Episode 16: Finding freedom in forgiveness
You are listening to the Life Reconstructed podcast with me, Teresa Amaral Beshwate, grief expert, best-selling author and widow. I’m so glad you’re here because in this and every episode, I shine a light on the widowed way forward.
Hello and welcome to episode 16. In this episode I explain what forgiveness really is, how to know when to forgive and a simple 3 step process for forgiveness.
Those who have lost a spouse can easily end up feeling angry and resentful: about the nature of the loss, the behavior of family or friends, the absence of those who said they would be there, the unhelpful comments, the close friends who suddenly disappear, and so much more.
I used to think that forgiveness was a long, slow and difficult process.
It’s easy to confuse forgiveness with condoning someone’s behavior or accepting an apology—which can be tough pills to swallow.
But in truth, it is neither of those things.
Forgiveness is simply deciding to stop feeling angry and resentful. That’s it.
The only action that forgiveness requires is our own personal decision to stop feeling angry and resentful (and then to take a few surprisingly simple steps, which I’ll share in a moment.) No other actions are necessary, meaning that forgiveness does NOT require:
• Having a conversation with the other person
• Telling them that you’ve forgiven them
• Accepting an apology from someone
• Allowing someone back into your life
• Condoning behavior
Those actions are all optional when it comes to forgiveness—optional, not mandatory.
Forgiveness is truly an inside job. The only person who needs to know that you’ve forgiven someone is you. Forgiveness is just another name for freedom: freedom from anger and resentment.
American author Jonathan Lockwood Huie is quoted as saying, “Forgive others, not because they deserve forgiveness, but because you deserve peace.”
When is the right time to forgive? Only you can decide when you want to stop feeling anger and resentment. Sometimes we just want to feel those feelings, and that’s okay. Other times, we realize that anger and resentment are heavy and feel terrible.
Anger and resentment are also an inside job. Meaning that the other person doesn’t experience your anger and resentment—only you do.
Your anger and resentment don’t punish the other person. They punish only you.
As the old saying goes, withholding forgiveness is like drinking poison and waiting for the other person to get sick.
A powerful question to ask yourself is whether you like how anger and resentment feel or if you are ready to shed those feelings. You always have the choice, and if you want to, you can make that choice today.
First, let’s understand why we feel anger and resentment.
The person’s words or actions happened, or maybe it was their silence or inactions.
Then we have a thought about their words, actions, or inactions. That thought creates how we feel. We feel anger and resentment because of what we’re thinking about the person and their actions.
To us, our thoughts seem absolutely true, but they’re not serving us because they create anger and resentment.
While the person’s words or actions are outside of your control, your thoughts about them are completely within your control. This means that the person actually has no power over you. Your power is in your thinking.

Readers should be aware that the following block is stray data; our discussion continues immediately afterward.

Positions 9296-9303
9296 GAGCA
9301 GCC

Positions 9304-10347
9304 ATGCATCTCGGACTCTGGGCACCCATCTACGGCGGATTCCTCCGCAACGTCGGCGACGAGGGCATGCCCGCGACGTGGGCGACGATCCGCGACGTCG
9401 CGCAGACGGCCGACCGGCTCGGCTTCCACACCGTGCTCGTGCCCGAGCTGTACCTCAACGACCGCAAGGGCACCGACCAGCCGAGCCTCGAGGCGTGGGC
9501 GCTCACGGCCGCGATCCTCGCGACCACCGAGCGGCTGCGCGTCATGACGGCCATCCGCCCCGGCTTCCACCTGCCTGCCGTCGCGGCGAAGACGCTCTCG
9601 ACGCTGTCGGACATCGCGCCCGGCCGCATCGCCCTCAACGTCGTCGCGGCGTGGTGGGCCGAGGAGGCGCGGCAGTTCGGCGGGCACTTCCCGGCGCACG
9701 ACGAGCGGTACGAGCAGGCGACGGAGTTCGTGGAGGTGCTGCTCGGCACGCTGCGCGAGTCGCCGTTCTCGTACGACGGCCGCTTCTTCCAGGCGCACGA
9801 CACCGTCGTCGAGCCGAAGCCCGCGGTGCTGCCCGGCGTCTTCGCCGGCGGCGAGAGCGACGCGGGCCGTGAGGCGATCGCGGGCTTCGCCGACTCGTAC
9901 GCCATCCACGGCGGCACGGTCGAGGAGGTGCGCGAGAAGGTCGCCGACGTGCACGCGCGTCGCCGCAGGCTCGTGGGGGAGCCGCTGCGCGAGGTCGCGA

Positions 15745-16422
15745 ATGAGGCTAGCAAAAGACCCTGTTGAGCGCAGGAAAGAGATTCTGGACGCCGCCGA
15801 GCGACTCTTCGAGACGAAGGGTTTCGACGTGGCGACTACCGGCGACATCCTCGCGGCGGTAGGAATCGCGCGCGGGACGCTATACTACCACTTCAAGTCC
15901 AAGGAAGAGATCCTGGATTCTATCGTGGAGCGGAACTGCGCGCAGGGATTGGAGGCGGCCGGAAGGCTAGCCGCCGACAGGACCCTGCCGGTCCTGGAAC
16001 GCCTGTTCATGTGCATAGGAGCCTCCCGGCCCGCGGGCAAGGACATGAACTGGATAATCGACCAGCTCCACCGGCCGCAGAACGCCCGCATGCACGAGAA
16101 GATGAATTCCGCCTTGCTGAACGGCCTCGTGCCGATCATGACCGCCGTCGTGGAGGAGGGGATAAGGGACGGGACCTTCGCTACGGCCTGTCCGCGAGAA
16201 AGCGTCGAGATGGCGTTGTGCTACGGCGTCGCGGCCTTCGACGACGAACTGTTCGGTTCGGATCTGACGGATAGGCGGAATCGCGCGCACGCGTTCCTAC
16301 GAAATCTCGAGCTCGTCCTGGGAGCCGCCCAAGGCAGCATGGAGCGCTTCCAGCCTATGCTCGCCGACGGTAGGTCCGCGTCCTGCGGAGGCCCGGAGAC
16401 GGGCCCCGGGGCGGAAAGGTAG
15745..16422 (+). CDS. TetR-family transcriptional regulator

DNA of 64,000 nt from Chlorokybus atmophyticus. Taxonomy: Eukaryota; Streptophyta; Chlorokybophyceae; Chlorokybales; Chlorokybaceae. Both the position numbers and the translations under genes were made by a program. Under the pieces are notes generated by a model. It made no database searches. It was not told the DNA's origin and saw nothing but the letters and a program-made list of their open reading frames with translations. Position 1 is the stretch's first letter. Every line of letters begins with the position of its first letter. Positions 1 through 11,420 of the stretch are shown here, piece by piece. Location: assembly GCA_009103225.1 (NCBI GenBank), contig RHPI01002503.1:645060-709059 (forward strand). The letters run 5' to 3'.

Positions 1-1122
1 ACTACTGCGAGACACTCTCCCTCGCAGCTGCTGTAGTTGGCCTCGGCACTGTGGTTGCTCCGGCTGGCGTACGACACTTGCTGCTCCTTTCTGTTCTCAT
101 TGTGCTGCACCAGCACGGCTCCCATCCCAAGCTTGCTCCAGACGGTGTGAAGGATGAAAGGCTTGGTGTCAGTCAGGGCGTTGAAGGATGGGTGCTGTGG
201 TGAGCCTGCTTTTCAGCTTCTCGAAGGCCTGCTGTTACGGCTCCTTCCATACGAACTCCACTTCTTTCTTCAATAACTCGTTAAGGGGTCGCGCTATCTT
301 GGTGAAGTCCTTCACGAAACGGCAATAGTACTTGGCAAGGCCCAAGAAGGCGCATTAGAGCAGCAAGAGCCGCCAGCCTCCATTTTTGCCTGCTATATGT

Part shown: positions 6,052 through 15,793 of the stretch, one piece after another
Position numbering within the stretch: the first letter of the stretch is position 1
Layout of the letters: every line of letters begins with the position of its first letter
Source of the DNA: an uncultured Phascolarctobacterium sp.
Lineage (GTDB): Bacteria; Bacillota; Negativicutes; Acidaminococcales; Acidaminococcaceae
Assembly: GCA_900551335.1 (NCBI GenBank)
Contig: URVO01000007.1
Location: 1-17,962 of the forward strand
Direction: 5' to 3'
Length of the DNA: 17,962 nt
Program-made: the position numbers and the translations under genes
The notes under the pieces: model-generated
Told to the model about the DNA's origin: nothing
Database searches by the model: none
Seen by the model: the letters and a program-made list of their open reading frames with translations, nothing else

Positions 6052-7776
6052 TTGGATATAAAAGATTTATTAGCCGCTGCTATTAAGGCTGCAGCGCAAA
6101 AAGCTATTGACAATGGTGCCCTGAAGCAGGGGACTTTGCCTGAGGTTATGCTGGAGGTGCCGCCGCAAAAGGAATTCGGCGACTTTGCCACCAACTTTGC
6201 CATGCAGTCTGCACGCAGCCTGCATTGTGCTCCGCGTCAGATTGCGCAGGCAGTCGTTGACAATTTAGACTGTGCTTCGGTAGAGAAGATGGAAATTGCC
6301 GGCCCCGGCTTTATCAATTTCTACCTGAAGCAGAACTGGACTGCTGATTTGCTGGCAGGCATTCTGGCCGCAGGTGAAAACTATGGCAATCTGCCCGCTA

Here is how to forgive in 3 steps:
1. Consider the person’s words, actions or inactions, and write down all the thoughts you have about them. Notice that these thoughts create anger and resentment.
2. Next, ask your brain to consider what other thoughts might also be true. Now, your brain won’t want to do this work because it is already committed to the current thoughts and is certain that they’re true. Simply ask your brain to imagine possibilities. There are no right or wrong answers. Just make a list. Here are some possibilities to consider:
Hurt people sometimes hurt people.
They did the best they could given what they knew at the time.
Just because they don’t love me the way I would like, doesn’t mean that they don’t love me with all they have.
It was always supposed to happen this way.
It was painful, and yet it shaped me into who I am today.
3. Review your list of new thoughts. Try each thought on like you would an outfit. Notice how each makes you feel. Pick the thoughts that feel true and that create a feeling that you want to feel, that feel better than anger and resentment.
Now, brains are creatures of habit. Your brain will likely still offer you those well-practiced thoughts of the past, and you’ll then feel anger and resentment creep back into your life. That’s to be expected. This is your chance to redirect your brain toward the new thoughts that you created and tested in step 3.
With practice, these new thoughts will become your default thinking.
Welcome to the freedom of forgiveness.
And don’t forget about you. In what ways have you not yet forgiven yourself?
Use the same 3-step process to forgive yourself, too.
If this podcast has been helpful, please subscribe, rate and review it. This way it can reach other widowed people and help them, too. There is much more to come, so stay tuned. And in the meantime, know that I believe in you and I’m here for you. Take care.
If you’ve found this podcast helpful, I invite you to join Life Reconstructed, my coaching program exclusively for widowed people. It will help you step forward toward a life you will love again. Simply go to thesuddenwidowcoach.com and click work with me.